Shares in Germany's biggest bank haven't been this cheap for more than 20 years.
Deutsche Bank stock slumped as much as 6.5% on Monday. The trigger appeared to be reports over the weekend that the German government has ruled out state assistance for the troubled bank.
Monday's losses pile on the pain for investors, who have seen the bank's market value collapse by 52% this year.
Deutsche Bank ( has been hit by a series of body blows that have weakened its finances. )
It spent billions settling charges that it conspired to manipulate global interest rates and colluded with other banks to rig foreign exchange rates; its margins have disappeared due to record low interest rates and the cost of new regulations; and it has just been slammed with a $14 billion demand from the U.S. Justice Department over its role in the global financial crisis.
The bank said this month it "has no intent to settle these potential civil claims anywhere near the number cited."
German magazine Focus reported over the weekend that Chancellor Angela Merkel has ruled out any state assistance for Deutsche Bank. It cited unnamed officials as saying the government wouldn't intervene with the Department of Justice, nor would it bail out the bank if necessary.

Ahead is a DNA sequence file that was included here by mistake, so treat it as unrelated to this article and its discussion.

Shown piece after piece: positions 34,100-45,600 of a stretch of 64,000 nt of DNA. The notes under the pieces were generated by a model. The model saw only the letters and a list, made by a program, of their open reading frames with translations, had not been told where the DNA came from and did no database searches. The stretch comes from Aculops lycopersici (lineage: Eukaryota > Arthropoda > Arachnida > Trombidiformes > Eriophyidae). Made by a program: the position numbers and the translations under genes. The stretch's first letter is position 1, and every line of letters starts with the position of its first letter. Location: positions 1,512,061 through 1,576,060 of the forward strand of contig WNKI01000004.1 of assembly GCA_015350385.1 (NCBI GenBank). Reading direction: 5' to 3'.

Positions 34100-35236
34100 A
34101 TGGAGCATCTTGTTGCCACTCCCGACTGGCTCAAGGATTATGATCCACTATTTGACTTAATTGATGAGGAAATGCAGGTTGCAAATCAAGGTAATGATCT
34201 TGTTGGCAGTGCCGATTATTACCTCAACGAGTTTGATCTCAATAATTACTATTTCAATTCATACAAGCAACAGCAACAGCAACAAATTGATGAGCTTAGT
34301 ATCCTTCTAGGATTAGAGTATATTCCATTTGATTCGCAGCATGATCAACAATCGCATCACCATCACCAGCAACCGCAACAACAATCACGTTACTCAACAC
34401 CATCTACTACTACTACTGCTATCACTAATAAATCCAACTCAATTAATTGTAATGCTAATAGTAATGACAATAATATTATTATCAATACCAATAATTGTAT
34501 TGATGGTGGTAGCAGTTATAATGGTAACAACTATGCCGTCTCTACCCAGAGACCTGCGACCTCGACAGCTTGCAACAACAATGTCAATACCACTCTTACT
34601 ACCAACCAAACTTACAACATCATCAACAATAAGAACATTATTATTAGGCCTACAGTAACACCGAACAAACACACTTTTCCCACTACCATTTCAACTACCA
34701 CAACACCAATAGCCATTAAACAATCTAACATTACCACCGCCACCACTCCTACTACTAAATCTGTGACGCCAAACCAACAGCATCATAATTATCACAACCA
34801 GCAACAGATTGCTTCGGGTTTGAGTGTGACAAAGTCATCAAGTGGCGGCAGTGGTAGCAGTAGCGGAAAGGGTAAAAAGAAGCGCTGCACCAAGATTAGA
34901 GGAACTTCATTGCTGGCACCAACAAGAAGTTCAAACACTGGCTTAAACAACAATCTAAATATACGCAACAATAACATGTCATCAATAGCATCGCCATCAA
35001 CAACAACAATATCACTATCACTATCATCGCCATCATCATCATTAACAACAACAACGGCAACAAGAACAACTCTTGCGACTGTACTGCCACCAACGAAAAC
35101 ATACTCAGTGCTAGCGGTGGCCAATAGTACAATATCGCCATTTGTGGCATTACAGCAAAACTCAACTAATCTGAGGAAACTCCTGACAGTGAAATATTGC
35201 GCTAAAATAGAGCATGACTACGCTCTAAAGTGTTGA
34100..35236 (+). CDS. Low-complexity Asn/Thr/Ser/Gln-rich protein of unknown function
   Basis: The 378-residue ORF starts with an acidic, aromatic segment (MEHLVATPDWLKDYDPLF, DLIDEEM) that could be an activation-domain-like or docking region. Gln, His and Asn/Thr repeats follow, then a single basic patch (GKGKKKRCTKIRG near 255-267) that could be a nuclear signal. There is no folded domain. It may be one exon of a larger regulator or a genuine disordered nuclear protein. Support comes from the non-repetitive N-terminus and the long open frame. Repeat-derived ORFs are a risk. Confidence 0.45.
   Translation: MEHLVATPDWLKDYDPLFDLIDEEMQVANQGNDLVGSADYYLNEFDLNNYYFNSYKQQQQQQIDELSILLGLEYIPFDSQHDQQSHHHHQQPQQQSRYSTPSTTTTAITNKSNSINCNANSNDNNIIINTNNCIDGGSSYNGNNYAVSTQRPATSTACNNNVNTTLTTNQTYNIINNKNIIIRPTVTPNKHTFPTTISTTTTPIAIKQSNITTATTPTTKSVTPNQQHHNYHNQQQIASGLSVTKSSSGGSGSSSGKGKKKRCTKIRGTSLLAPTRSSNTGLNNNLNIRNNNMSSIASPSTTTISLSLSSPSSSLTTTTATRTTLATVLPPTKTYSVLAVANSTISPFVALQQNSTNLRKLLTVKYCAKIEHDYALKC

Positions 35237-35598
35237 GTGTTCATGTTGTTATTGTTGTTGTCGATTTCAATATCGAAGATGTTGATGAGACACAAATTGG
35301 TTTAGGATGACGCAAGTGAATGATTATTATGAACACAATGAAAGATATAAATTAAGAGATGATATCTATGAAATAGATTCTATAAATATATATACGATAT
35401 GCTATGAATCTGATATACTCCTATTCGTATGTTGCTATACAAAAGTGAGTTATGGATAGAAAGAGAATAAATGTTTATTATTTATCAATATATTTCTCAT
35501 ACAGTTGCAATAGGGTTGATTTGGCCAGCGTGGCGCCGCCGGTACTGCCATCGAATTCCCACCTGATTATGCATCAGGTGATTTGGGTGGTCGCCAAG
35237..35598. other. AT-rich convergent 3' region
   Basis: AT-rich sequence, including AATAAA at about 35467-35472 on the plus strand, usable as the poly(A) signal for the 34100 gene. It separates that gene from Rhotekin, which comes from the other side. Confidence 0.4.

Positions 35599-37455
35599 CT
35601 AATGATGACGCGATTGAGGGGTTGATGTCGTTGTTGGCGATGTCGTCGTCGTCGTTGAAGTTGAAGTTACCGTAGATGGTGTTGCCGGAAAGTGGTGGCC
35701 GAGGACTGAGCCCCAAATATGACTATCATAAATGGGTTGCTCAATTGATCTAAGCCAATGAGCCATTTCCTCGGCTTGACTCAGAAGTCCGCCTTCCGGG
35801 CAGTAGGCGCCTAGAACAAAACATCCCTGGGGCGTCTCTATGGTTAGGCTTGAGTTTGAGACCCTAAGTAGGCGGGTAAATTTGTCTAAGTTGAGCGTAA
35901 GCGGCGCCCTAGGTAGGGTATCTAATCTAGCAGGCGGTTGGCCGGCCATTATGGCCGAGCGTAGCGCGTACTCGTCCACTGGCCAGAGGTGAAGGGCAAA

The German government did not comment on the report.
Deutsche Bank said in a statement that at no point has it "asked Chancellor Merkel to intervene in the issue with the U.S. Department of Justice."
"This question is not on our agenda: Deutsche Bank is determined to meet the challenges on its own," it said.
The bank also said it was not currently considering raising new funds from investors.
Deutsche Bank's second quarter profits were wiped out by a 98% slump in earnings. It blamed the slump on restructuring costs and a weak performance in trading and investment banking.
The bank is not only Germany's biggest, it is a big international player. In a report in June, the IMF said that "Deutsche Bank appears to be the most important net contributor to systemic risks in the global banking system," followed by HSBC ( and )Credit Suisse (. )
That report came just as one of the bank's U.S. businesses failed a Federal Reserve stress test.
One of Deutsche's problems is that it doesn't have a big retail bank or wealth management operation to make up for lower returns on investment banking.
Stricter regulations imposed since the global financial crisis have made its core business safer, but also much less profitable. And it is still carrying too much risk, say some experts.
The bank is being forced to become a smaller business. It is already planning to shed as many as 35,000 jobs by 2020.